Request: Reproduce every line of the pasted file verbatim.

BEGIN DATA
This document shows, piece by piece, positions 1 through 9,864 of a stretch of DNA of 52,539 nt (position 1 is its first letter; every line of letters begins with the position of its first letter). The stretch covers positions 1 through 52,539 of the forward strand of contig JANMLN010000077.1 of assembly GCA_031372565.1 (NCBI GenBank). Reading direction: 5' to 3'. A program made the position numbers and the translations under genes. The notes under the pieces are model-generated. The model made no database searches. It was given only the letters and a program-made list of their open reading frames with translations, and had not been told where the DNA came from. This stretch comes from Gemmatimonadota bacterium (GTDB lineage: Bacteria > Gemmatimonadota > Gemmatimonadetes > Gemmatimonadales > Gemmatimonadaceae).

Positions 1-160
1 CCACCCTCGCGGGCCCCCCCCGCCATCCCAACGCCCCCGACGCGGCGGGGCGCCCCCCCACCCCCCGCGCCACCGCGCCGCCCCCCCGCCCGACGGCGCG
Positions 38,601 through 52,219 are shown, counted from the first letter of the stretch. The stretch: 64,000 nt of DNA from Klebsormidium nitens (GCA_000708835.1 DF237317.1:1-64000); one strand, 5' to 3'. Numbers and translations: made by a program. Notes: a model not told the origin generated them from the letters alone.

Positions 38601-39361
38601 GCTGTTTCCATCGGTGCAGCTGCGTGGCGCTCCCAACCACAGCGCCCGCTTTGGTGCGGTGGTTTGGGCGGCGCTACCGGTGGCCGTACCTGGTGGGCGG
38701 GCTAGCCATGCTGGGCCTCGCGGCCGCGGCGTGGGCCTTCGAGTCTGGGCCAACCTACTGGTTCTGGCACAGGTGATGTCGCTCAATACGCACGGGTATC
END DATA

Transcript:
This document shows, piece by piece, positions 1 through 9,864 of a stretch of DNA of 52,539 nt (position 1 is its first letter; every line of letters begins with the position of its first letter). The stretch covers positions 1 through 52,539 of the forward strand of contig JANMLN010000077.1 of assembly GCA_031372565.1 (NCBI GenBank). Reading direction: 5' to 3'. A program made the position numbers and the translations under genes. The notes under the pieces are model-generated. The model made no database searches. It was given only the letters and a program-made list of their open reading frames with translations, and had not been told where the DNA came from. This stretch comes from Gemmatimonadota bacterium (GTDB lineage: Bacteria > Gemmatimonadota > Gemmatimonadetes > Gemmatimonadales > Gemmatimonadaceae).

Positions 1-160
1 CCACCCTCGCGGGCCCCCCCCGCCATCCCAACGCCCCCGACGCGGCGGGGCGCCCCCCCACCCCCCGCGCCACCGCGCCGCCCCCCCGCCCGACGGCGCG
Positions 38,601 through 52,219 are shown, counted from the first letter of the stretch. The stretch: 64,000 nt of DNA from Klebsormidium nitens (GCA_000708835.1 DF237317.1:1-64000); one strand, 5' to 3'. Numbers and translations: made by a program. Notes: a model not told the origin generated them from the letters alone.

Positions 38601-39361
38601 GCTGTTTCCATCGGTGCAGCTGCGTGGCGCTCCCAACCACAGCGCCCGCTTTGGTGCGGTGGTTTGGGCGGCGCTACCGGTGGCCGTACCTGGTGGGCGG
38701 GCTAGCCATGCTGGGCCTCGCGGCCGCGGCGTGGGCCTTCGAGTCTGGGCCAACCTACTGGTTCTGGCACAGGTGATGTCGCTCAATACGCACGGGTATC